Targeted Disruption of Ig-Hepta/Gpr116 Causes Emphysema-like Symptoms That Are Associated with Alveolar Macrophage Activation [Immunology]

March 16th, 2015 by Ariestanti, D. M., Ando, H., Hirose, S., Nakamura, N.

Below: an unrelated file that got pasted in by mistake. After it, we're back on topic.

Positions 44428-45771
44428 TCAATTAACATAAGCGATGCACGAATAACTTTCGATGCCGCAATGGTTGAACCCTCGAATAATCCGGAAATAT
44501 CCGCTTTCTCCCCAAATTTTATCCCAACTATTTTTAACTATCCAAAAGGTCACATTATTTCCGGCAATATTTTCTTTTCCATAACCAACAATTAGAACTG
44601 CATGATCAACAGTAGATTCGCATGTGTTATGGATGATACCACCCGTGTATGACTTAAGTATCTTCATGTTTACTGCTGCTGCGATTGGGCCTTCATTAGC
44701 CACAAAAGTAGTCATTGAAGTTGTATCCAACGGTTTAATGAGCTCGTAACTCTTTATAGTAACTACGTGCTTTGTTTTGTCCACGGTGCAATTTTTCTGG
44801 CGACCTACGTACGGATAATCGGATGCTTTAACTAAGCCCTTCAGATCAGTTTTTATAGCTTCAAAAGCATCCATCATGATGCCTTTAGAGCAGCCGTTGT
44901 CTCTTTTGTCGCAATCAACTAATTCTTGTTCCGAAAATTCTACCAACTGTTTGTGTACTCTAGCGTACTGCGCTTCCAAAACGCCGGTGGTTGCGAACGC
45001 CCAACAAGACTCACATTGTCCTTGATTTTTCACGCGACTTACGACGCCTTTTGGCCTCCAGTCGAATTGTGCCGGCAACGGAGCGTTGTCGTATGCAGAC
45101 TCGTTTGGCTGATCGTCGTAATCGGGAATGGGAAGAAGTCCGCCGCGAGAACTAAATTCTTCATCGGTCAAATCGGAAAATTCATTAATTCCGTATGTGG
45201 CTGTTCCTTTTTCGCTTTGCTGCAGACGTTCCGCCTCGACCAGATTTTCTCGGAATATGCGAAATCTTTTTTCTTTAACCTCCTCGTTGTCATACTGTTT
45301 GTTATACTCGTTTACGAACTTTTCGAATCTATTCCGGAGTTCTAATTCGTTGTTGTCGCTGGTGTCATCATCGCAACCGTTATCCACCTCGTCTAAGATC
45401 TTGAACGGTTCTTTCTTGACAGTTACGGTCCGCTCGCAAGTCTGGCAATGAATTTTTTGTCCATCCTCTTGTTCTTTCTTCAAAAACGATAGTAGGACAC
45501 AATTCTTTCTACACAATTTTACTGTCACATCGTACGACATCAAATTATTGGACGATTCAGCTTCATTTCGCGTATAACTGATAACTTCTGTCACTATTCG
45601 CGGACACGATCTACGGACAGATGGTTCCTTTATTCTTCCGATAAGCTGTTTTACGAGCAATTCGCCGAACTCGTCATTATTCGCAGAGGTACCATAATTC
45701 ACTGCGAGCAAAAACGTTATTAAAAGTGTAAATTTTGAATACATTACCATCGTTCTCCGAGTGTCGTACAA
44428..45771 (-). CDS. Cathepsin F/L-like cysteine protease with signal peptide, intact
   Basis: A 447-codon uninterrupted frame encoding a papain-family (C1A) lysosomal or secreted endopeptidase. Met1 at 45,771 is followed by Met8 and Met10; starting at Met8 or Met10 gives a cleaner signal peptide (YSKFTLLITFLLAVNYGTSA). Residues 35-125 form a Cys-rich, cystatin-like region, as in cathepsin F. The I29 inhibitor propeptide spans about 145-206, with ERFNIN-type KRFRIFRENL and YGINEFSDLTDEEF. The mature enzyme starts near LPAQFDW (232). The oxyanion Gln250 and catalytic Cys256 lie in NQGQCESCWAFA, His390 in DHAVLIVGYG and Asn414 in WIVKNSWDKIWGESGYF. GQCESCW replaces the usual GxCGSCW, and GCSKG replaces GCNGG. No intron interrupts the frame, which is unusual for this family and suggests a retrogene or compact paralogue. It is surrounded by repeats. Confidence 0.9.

Ig-Hepta/GPR116 is a member of the G protein-coupled receptor family predominantly expressed in the alveolar type II epithelial cells of the lung. Previous studies have shown that Ig-Hepta is essential for lung surfactant homeostasis, and loss of its function results in high accumulation of surfactant lipids and proteins in the alveolar space. Ig-Hepta knockout (Ig-Hepta−/−) mice also exhibit emphysema-like symptoms, including accumulation of foamy alveolar macrophages (AMs), but its pathogenic mechanism is unknown. Here, we show that the bronchoalveolar lavage fluid (BALF) obtained from Ig-Hepta−/− mice contains high levels of inflammatory mediators, lipid hydroperoxides and matrix metalloproteinases (MMPs), which are produced by AMs. Accumulation of reactive oxygen species (ROS) was observed in the AMs of Ig-Hepta−/− mice in an age-dependent manner. In addition, nuclear factor-kappa B (NF-κB) is activated and translocated into the nuclei of the AMs of Ig-Hepta−/− mice. Release of MMP-2 and MMP-9 from the AMs was strongly inhibited by treatment with inhibitors of oxidants and NF-κB. We also found that the level of monocyte chemotactic protein (MCP)-1 is increased in the embryonic lungs of Ig-Hepta−/− mice at 18.5 days post coitum, when AMs are not accumulated and activated. These results suggest that Ig-Hepta plays an important role in regulating macrophage immune responses and its deficiency leads to local inflammation in the lung, where AMs produce excessive amounts of ROS and upregulate MMPs through the NF-κB signaling pathway.